cleaned and the process repeated.
V DETERMINATION OF THE FREQUENCY
The frequency n of the oscillations in the secondary was deter-
mined by substituting in the formula
T = — = 2ttVLC" (58)
when the secondary was in tune with the primary the variable Korda
registered 969 cm. of capacity. L, the self inductance of the loop
computed from Kirchhoff 's ' formula
L = 4ira(log e - .1 .75) (39)
was 473 cm. Then since (38) calls for inductance and capacity in
Henries and Farads
n = = . =7.03 • JO 7
27TV 969 * 475 • lo""^
or the frequency is about seventy million.
VI DISCUSSION OF THE METHOD AND THE ACCURACY
The final error in any method depends upon the errors made in
determining each term of the working formula. This formula was
' m C"'
k = — cTj — (40)
The accuracy in each term of the numerator depends upon the accuracy
of tuning. For each trial the apparatus was tuned several times and
the average capacity taken. The following figures show how the severa
1.8 See Bulletin U.S. Bureau of Standards, p. 55* (1908-09).
171.0° Mean 170.4
170.0° Maximum possible error 0.9
The sharpness of the maxima can he £"een from the curve on the follow-
ing page. The denominator was determined from formula (37). Pour
independent determinations of this capacity gave numbers which were
The error in data as accurate as the above leads, in the case of a di-
electric constant of about 3, to a maximum possible error of approxi-
mately 2.4$. Under* favorable conditions maximum data could be ob-
tained which was a little more accurate than the sample given. It
seems reasonable, in the case of low dielectric constants, to estimate
the maximum possible error as about 2</c. The reading of C f seemed to
change slightly from day ""O day, as if it depended to 3ome extent upon
the batteries to which the induction coil was connected. If tbis coul
be avoided, and it probably would be by using a quenched spark, C 1
could be determined a great many times and the mean taken as accurate.
If this were done the maximum possible error would be about \fc. In
these error estimations the calibration curve has been assumed correct
The electrometer was working perfectly when the calibration data was
taken. The curve being an average of many points is probably more
accurate than any one of the individual points.
Errors due to the liquid being conducting and thus decreasing
the maxima were avoided by placing a very large capacity (! micro-
farad) in series with the cone. This overcame conduction entirely
and did not change the capacity of the cone, as has been shown by
equation ( I" 7 ) .
The maxima were kept large, never less than 50 cm., to insure
their accurate determination. The intensity of the maxima could be
regulated by advancing or withdrawing the secondary inductance from
the primary coil. In general the coils were never closer than 5 cm.
The method is very sensitive to capacity changes. The near
presence of the body would change the maximum points very noticeably.
To avoid such errors all the apparatus except tha induction coil and
galvanometer was placed in a grounded metal box. So protected the
maxima were independent of outside influences.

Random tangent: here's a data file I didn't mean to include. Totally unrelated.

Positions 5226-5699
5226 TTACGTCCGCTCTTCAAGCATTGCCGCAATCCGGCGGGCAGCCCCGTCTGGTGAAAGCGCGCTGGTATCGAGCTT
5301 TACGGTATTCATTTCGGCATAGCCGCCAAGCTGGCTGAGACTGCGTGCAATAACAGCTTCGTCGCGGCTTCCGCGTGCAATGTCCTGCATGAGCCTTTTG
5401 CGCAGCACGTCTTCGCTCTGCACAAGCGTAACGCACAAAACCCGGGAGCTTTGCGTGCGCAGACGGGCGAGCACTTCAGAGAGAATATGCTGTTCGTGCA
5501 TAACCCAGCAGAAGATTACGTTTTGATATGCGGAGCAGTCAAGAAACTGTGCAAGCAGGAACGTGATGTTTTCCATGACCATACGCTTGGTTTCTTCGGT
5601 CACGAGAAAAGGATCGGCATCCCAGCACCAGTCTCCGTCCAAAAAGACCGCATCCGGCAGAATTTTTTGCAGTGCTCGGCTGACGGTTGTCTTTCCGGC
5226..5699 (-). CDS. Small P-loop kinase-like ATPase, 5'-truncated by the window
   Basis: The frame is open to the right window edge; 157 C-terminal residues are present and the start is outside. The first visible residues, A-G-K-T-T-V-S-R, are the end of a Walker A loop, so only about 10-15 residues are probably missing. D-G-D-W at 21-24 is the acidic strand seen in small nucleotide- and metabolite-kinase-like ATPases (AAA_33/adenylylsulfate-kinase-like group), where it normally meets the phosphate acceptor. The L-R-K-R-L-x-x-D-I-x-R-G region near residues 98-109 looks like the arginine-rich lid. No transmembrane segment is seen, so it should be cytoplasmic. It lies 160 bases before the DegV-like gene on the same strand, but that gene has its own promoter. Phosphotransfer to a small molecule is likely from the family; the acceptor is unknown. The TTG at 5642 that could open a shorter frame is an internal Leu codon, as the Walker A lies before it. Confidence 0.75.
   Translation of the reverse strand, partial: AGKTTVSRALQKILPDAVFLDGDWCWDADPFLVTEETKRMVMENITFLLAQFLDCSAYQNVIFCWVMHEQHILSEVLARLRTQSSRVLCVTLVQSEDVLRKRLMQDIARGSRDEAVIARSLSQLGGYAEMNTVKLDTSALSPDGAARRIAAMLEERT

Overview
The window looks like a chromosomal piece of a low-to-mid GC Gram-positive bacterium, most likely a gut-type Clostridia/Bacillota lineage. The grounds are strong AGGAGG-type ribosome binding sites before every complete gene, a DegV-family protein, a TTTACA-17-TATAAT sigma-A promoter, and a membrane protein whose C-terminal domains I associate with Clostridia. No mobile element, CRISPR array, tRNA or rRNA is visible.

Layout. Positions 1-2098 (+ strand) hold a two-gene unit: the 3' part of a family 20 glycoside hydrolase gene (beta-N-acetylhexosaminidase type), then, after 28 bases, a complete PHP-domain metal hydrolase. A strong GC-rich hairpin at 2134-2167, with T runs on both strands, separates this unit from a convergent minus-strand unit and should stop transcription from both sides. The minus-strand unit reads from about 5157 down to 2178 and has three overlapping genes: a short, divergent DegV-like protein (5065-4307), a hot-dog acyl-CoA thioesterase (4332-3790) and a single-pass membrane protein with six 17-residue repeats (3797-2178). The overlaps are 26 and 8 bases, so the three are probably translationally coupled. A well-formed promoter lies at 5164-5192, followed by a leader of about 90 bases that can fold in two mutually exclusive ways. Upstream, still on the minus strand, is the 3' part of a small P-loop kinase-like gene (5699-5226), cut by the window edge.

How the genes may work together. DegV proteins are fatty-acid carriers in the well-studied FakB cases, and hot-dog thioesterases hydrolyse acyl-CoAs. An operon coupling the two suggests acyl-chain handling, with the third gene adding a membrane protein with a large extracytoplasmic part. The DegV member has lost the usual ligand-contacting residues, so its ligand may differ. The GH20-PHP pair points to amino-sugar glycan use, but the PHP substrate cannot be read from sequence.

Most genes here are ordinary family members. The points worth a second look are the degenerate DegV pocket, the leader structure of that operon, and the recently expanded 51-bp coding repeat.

To measure substances of higher dielectric constant more capacity
had to be put in the secondary and in order to tune with the primary
the inductance of the primary had to be increased. It was found under
these conditions that the maxima could not be determined as accurately
as with the lower capacity. Thu3 this method fails to give accurate
esults for substances which have high dielectric constants.
The study of a sulphur slab brought out an interesting phenomena
In attempting to tune, two distinct maxima were observed. The first
was small but very noticeable and the second large. The curve on the
next page represents the data taken upon this slab. Overtones in
3lectric resonance have been demonstrated. In this case the dielectric
constant computed from the first weak maximum is the proper value for
3ulphur and the one computed from the large maximum is much too low.
To justify taking the small maxima as the fundamental it must be as-
sumed that the first harmonic is more intense than the fundamental.
Similar resonance phenomena are known in sound. Sulphur is the only
substance which showed this double resonance.
VII STATEMENT OF RESULTS
Experiments have not been made with a great variety of substanc-
es but enough liquids and solids have been studied to show that the
method is accurate and convenient. It is a very sensitive method
when the substance ^as a low dielectric constant. The following table
shows the results that have been obtained.
Substance Dielectric Constant Results By
Kerosene 2.0J 1.99 - 2. JO
Turpentine 2.26 2.28
Cotton Seed Oil 2.97 3.00
Castor Oil 4.60 4.49 - 4.65
Alcohol 95^ 26.0 23.0 te 2C.3
Sulphur (II axis) 3.38 3.5-4.6
Paraffin . J .98 1.70 - 2.10
The maximum possible error for substances of low dielectric con
stant by this method is about 2%, but under favorable conditions the
probable maximum possible error is about K?.
High dielectric constants can not be accurately determined with
the available capacities.
The necessary measurements can be easily and quickly taken.
Computation is a minimum, being simply a ratio.
The method is one that can be easily applied to the study of the
variation of dielectric constants with temperature and pressure.
Only a small amount of the liquid to be studied is necessary -
about 20 c.c.
It seems that with a proper arrangement of capacities the method
can be made sensitive for substances of higher dielectric constants.
It is bopecl that the method can be extended and improved, making one
applicable for accurate study of the variation- of capacity with fre-
In conclusion the author wishes to express his appreciation to
Professor A. P. Carman for his valuable advice and many suggestions so
freely offered throughout this investigation.
Laboratory of Physics
University of Illinois.
May, 19 14